Article/Report  |   February 1997
Speech Breathing and the Lombard Effect
Author Notes
Speech, Voice & Prosody / Speech
Article/Report   |   February 1997
Speech Breathing and the Lombard Effect
Journal of Speech, Language, and Hearing Research February 1997, Vol.40, 159-169. doi:10.1044/jslhr.4001.159
History: Accepted 10 Oct 1996 , Received 19 Oct 1995
Journal of Speech, Language, and Hearing Research February 1997, Vol.40, 159-169. doi:10.1044/jslhr.4001.159
History: Accepted 10 Oct 1996 , Received 19 Oct 1995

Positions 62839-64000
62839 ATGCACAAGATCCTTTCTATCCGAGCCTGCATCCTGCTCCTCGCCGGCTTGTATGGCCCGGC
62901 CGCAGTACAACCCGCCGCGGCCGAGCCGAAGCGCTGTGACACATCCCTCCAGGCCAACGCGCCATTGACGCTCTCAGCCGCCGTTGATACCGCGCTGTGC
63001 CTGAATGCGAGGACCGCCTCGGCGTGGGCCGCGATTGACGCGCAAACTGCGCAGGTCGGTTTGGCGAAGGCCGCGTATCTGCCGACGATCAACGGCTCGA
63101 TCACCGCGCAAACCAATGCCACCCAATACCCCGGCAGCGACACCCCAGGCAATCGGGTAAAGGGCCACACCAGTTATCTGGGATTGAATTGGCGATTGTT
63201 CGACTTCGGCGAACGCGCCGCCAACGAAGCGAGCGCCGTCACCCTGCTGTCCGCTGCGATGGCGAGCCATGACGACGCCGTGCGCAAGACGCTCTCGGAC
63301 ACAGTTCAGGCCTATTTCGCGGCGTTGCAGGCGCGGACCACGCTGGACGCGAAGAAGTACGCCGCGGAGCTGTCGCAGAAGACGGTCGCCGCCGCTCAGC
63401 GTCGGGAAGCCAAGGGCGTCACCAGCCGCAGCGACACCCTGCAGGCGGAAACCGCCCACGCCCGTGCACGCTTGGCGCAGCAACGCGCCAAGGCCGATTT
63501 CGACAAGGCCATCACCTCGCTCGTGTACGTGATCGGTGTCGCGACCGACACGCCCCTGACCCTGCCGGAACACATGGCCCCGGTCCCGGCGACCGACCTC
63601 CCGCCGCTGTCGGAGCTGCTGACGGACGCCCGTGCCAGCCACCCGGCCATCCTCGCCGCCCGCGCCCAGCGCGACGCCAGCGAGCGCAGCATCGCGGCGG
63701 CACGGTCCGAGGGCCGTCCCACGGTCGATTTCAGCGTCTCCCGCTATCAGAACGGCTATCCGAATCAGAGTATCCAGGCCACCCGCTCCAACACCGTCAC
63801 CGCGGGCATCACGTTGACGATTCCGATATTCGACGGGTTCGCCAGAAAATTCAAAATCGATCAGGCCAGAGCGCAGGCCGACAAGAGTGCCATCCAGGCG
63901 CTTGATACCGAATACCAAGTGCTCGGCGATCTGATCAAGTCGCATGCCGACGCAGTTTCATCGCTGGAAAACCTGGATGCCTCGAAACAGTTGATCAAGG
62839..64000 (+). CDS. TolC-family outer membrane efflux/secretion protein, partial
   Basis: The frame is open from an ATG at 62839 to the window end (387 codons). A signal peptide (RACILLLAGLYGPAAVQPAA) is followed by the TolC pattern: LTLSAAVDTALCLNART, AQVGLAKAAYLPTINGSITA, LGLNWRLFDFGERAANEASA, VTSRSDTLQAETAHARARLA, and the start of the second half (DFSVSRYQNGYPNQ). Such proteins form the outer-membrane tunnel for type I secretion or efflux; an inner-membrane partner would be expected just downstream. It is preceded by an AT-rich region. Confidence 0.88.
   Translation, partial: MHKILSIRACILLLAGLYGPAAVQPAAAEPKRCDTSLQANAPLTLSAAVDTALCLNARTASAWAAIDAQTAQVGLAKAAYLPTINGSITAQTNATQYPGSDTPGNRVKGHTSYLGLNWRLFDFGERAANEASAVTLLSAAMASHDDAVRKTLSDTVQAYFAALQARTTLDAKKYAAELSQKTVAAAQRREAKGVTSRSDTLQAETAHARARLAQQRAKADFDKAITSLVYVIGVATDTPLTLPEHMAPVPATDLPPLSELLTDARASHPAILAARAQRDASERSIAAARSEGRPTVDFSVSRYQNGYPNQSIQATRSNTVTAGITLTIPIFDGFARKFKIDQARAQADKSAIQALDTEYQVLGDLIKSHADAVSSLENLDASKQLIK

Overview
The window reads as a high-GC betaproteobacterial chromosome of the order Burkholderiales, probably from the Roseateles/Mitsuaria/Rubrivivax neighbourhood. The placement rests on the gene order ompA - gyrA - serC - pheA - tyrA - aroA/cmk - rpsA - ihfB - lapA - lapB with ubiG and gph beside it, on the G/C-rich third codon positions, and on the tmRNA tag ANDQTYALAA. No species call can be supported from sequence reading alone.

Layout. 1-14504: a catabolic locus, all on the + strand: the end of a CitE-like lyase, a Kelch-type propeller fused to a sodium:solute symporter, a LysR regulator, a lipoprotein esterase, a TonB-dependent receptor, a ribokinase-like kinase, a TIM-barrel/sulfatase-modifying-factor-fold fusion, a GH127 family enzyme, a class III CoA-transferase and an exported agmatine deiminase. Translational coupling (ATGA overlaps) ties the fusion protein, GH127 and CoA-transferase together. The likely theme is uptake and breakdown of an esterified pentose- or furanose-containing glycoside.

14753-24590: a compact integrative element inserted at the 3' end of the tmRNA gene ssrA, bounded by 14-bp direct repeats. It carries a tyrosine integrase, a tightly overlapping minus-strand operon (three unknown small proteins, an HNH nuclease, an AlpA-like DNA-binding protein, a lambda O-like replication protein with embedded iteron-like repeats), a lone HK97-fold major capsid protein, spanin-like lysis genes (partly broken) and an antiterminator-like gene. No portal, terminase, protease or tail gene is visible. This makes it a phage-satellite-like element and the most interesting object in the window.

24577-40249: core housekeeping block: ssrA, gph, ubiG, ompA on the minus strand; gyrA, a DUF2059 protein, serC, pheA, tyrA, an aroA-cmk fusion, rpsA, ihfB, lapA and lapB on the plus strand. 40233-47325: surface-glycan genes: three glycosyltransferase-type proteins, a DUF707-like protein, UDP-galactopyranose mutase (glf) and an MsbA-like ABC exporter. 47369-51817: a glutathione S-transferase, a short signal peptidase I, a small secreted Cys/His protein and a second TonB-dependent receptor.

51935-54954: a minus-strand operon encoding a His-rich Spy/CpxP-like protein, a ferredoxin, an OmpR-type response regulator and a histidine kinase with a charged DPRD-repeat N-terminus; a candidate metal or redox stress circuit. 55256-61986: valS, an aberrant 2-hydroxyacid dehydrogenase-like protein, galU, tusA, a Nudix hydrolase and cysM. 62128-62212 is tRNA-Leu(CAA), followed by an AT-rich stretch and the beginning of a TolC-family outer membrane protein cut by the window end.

Respiratory measurements were made using linearized magnetometers placed antero-posteriorly over the rib cages and abdomens of five healthy young women. Background noise was introduced over headphones simultaneously as "babble" presented binaurally at 55 dB ("moderate noise") and 70 dB ("high noise"). Speech during oral reading and spontaneous monologue was transduced with a microphone positioned near the lips, from which a speaking intensity signal (dBA) was derived. Subjects were instructed to speak during the noise conditions, but no instruction was given to alter speaking intensity. Compared with a "no noise" condition, the speaking intensities of all the subjects increased significantly for both speech tasks in the moderate and high noise conditions, thereby replicating the well-documented Lombard effect. No consistent trend of lung volume change was observed, in contrast to the linear increases in speech intensity as the noise level increased. For the higher speech intensities during the moderate and high noise conditions both initiation and termination lung volumes either increased or decreased. These preliminary findings suggest that when speech intensity is increased following the introduction of noise via headphones rather than by specific instructions to speak more loudly, speakers employ variable lung volume strategies for intensity control.

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